In the United States, road-related accidents due to distracted driving leads to 9 deaths and 1,000 injuries daily. Just in 2016, this dangerous behavior resulted in over 3,450 fatalities.
You do not want you or your loved ones to be a victim of this type of accident. Certainly, you also do not want your teenager to be the distracted driver responsible for a car crash.
Unfortunately, a large percentage of fatal crashes linked to distracted driving involved drivers who are under the age of 20. Meanwhile, the number one cause of car crashes (around 60%) in this age group is a distracted teenage driver. Why is this case? What can you do to prevent your teenager from getting embroiled in this kind of accident?
Why Is Distracted Driving High in Teenagers?
Let’s admit it, unlike adults, teenagers are inexperienced and still lacking in skills that would enable them to drive safely. Furthermore, many of them do not fully grasp that driving comes with great responsibility, that it is an activity which requires their undivided attention. Hence, they are more prone to engage in risky behaviors while driving like texting.
In fact, many teenagers think that sending electronic messages while they are behind the wheel is a benign behavior, one without any serious repercussions. One study even reported that around 42% of teenagers send texts while they drive.
What these teenagers do not realize is that combining these two activities – texting and driving – can endanger their lives and those around them. Reports show that the risk of crashing increases 23 times when a teenager is driving and texting at the same time. This is not surprising given that handling a mobile device, either to send texts or emails, causes drivers to become visually, manually and cognitively distracted. Their eyes are off the road and glued to the screen. Their hand is off the wheel and on their mobile device. Their mind is off driving and into constructing a message. It’s a total recipe for disaster!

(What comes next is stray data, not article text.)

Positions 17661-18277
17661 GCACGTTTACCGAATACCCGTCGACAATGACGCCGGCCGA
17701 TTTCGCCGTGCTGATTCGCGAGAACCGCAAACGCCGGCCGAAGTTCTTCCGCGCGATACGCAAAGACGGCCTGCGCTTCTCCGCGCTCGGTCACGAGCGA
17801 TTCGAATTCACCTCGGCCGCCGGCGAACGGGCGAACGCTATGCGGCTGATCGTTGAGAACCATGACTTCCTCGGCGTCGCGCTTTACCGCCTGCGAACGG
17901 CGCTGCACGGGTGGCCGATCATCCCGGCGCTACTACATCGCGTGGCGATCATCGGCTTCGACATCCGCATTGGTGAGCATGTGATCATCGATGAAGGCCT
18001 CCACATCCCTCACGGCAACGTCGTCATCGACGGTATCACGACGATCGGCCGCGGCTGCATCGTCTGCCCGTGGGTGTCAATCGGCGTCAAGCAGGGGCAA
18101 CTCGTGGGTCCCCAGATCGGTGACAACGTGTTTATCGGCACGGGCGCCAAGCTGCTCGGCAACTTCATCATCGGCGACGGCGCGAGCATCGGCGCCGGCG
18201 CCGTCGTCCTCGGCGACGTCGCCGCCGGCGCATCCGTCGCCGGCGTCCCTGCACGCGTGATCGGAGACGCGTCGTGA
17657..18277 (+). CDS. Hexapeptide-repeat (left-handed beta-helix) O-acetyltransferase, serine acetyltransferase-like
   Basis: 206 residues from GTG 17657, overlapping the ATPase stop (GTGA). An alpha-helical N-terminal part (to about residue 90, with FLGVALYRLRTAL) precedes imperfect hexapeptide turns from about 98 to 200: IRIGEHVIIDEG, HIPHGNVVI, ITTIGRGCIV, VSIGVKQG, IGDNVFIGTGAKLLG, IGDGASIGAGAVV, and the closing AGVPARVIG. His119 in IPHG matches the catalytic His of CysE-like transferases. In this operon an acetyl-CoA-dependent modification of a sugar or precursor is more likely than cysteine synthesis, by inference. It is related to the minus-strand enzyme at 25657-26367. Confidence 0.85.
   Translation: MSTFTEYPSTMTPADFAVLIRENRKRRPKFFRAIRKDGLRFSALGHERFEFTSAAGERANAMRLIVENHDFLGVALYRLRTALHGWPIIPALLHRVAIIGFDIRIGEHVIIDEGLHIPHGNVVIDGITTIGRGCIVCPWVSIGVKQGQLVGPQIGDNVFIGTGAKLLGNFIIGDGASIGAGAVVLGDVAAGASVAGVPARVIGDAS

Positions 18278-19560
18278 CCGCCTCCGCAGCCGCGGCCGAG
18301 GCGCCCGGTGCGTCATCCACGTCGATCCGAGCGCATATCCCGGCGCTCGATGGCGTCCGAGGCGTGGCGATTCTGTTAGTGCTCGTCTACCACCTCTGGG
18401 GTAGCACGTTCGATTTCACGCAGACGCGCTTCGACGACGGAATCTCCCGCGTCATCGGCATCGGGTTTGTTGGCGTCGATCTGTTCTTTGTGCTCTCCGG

How to Reduce Distracted Driving Incidents in Teenagers
Aware of the hazards of texting or handling a mobile device while driving, several states now have laws which prevent drivers from engaging in these risky behaviors. However, you can’t simply rely on these laws to deter your teenager from checking his mobile device while sitting behind the wheel. You need to be proactive and take other measures to help your child ignore driving distractions. One good thing you can do is to enroll him in a driver education program.
On top of learning how to drive, a driver education course can teach your teenager about the perils of engaging in distracting activities while driving. It can make him realize the importance of being a responsible driver. One study showed that an educational intervention can reduce how much drivers text while driving.
The good thing is that, nowadays, taking this kind of course is not difficult. In fact, some organizations offer online driver education programs – complete with learning materials and quizzes or tests. This means that your child can have access to driving-related lessons wherever he is, whenever he wants to.
Just a word of caution though, do not just pick any company that offers driver education online. Choose a reputable one! Get a company that has driving courses which are approved by the DMV, Department of Education or State Court. More importantly, it should be able to furnish a Certificate of Completion once the learner is done with the course.
It can be heart-wrenching to have a child involved in a distracted driving incident. Spare yourself and your teenager from the pain of being in this situation. Talk to him about the laws on and risks of distracted driving. Set a good example. Remember, a lot of teenagers learn how to drive from watching their parents. Lastly, enroll your child in an online driver education course.
Looking for an online driver education course? We have a program that can help your teenager learn how to drive and avoid distracted driving. Visit our website today!
Image Credits: Driver Education from wellphoto /Shutterstock